Tags: Donald Trump | small government | policy shift | ideology | budget

Trump, Budget Boss Send Signal of Shift on Small Government

Image: Trump, Budget Boss Send Signal of Shift on Small Government
Office of Management and Budget Director Mick Mulvaney (AP Photo/Manuel Balce Ceneta)

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Thursday, 13 Apr 2017 10:58 PM Current | Bio | Archive

Is the Trump administration shifting away from the vision of smaller government candidate Donald Trump and the Republican platform championed in the 2016 campaign?

That was what many small government conservatives worried about this week. In an interview with The Wall Street Journal over the weekend, President Trump said he wanted to keep the Export-Import Bank most conservatives in Congress want abolished.

Office of Management and Budget Director Mick Mulvaney told an off-camera session with reporters Tuesday the Trump administration was seeking a mass reorganization of Cabinet Departments and federal agencies and to make them run more efficiently.

"This is about good government," said Mulvaney, convincing reporters they will not get what he called the "knee jerk" promise "there will be fewer agencies" when the study and resulting reorganization is completed.

"There may be more [agencies]," he said, "but they will be smaller."

Mulvaney also promised input on the reorganization would "not just come from right-wing think tanks."

So, Newsmax asked White House press secretary Sean Spicer on Thursday, is the Trump administration getting any criticism for Mulvaney's talk of reorganization from small government conservatives?

"As the director noted, you have a government that, in large part, has never been reorganized," Spicer told us, "it's just been added to. And when you look at the different number of agencies and programs that flow throughout the government, in some cases to do, the very same thing, and are housed in a variety of agencies throughout the government, the question that you have to ask yourself is not only is the taxpayer getting the best bang for their buck, but are the people that those services are intended to be providing getting the best services?"

The president's top spokesman added Mulvaney's effort, "at the president's direction, to really look at how government is organized and operating I think is a very significant step."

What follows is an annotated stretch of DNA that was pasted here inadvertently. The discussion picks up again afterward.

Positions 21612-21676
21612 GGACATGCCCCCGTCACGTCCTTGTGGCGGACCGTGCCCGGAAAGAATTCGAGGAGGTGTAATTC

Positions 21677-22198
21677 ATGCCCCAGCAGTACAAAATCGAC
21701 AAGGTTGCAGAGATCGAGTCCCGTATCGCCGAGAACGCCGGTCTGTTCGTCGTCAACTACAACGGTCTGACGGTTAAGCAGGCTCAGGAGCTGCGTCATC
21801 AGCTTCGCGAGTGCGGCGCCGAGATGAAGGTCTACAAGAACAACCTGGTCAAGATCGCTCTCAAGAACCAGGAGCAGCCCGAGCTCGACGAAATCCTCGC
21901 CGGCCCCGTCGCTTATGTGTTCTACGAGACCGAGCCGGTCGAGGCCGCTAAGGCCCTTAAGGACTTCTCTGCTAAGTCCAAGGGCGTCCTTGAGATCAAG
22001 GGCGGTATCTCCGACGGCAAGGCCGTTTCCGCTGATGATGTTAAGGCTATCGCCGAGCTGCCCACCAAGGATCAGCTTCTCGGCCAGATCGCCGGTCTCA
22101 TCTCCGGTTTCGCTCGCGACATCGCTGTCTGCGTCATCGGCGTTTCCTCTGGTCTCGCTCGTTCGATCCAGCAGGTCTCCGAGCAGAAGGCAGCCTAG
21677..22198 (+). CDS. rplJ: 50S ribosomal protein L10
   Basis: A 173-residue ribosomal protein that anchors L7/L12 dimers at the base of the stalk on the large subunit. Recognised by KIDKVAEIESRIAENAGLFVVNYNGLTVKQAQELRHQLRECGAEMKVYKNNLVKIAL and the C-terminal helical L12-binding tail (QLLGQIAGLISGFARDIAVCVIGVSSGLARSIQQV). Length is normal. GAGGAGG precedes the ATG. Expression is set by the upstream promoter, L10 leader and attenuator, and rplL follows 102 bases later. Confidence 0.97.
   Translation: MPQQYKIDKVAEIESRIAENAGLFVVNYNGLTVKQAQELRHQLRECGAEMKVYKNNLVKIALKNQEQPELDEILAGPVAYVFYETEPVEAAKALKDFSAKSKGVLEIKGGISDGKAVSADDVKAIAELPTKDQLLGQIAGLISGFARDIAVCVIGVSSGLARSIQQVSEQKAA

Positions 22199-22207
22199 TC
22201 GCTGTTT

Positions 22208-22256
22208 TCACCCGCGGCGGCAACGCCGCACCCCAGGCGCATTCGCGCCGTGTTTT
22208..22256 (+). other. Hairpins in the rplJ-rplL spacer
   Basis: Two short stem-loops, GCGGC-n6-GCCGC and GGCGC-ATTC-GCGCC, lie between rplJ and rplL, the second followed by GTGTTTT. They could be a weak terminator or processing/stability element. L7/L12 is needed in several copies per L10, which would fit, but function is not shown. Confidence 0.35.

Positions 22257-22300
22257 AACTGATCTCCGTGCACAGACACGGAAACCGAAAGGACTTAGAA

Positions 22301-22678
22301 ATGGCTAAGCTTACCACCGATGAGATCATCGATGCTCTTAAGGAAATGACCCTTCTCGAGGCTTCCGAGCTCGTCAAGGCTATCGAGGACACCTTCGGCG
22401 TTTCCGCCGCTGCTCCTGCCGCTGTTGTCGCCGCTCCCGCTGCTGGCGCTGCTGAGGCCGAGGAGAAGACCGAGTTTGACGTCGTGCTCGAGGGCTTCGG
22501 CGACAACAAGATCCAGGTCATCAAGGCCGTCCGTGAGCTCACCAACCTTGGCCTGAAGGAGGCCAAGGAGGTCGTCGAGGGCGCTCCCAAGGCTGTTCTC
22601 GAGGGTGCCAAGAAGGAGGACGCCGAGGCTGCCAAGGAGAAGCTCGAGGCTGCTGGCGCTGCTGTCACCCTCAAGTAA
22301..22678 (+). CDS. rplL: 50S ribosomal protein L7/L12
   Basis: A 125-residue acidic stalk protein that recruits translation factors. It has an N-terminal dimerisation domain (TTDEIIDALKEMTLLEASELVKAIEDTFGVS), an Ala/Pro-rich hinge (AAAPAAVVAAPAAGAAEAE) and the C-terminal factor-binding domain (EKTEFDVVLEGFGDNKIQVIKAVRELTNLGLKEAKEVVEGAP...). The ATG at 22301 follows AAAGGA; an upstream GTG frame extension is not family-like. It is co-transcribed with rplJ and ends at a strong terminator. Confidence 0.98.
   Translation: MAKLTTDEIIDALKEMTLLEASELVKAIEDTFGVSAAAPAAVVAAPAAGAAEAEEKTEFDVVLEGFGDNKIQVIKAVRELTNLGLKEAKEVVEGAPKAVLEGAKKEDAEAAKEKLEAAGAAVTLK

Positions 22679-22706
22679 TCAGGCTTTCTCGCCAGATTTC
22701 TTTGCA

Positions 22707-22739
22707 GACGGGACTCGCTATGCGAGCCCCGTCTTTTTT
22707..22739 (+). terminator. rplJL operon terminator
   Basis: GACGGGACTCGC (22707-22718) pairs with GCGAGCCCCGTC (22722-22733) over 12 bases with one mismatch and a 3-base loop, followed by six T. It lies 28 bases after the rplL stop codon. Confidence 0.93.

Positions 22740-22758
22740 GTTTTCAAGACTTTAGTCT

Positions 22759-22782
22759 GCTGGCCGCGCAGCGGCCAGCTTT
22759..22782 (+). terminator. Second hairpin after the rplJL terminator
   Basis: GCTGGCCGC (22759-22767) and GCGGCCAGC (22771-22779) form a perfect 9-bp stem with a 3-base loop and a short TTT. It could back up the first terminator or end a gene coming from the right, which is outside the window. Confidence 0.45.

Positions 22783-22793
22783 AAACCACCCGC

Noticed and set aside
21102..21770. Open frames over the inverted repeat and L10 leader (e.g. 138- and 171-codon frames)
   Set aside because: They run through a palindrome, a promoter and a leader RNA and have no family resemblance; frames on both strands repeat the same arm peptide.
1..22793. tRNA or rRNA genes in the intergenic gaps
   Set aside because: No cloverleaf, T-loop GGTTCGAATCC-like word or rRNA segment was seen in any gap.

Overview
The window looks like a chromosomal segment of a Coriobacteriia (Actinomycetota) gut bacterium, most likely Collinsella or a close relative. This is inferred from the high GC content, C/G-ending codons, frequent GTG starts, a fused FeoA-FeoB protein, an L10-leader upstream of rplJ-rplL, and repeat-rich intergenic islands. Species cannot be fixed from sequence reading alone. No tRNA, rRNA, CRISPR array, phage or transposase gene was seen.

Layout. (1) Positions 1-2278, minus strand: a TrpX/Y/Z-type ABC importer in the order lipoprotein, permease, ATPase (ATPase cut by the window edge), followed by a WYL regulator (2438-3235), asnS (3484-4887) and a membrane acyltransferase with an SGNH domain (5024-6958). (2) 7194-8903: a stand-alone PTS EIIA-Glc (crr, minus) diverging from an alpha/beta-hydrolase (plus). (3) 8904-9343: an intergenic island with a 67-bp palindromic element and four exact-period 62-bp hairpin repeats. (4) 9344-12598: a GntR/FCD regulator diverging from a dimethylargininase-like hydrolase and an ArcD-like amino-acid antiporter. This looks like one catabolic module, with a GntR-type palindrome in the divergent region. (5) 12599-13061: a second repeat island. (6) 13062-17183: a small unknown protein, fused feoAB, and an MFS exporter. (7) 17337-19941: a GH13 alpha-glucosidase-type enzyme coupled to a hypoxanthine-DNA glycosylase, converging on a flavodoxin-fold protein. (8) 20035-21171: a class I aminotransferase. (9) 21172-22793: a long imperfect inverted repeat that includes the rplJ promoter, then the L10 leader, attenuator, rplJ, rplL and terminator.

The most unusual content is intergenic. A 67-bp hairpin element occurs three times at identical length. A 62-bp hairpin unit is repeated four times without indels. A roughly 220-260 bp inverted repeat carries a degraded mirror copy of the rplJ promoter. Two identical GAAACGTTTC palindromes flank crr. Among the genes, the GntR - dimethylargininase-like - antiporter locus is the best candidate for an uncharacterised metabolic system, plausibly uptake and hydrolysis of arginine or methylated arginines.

As to criticism coming from the right, Spicer was skeptical.

Quoting Mulvaney, he said: "One of the points that he noted is that this is something that should unite conservatives and liberals, and Republicans and Democrats – good government and effective, efficient government is something that really doesn't have an ideological home.

"I think it's something that we all can agree on – that the more that we can effectively deliver for the American citizen and deliver for the American taxpayer effective and efficient government is something that we should all probably be in line with."

Several old Washington hands say the talk from Mulvaney and Spicer of "good government" and "effective government" is familiar.

During Bill Clinton's first term, Vice President Al Gore headed a commission to "reinvent government" that was criticized by conservatives for not closing a single government agency. In the early 1970's, President Nixon unsuccessfully tried to create three "super secretaries" to each oversee the combined work of several Cabinet departments under them. The plan was abandoned in 1973.

John Gizzi is chief political columnist and White House correspondent for Newsmax. For more of his reports, Go Here Now.

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Is the Trump administration shifting away from the vision of smaller government candidate Donald Trump and the Republican platform championed in the 2016 campaign?
small government, policy shift, ideology, budget
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2017-58-13
Thursday, 13 Apr 2017 10:58 PM
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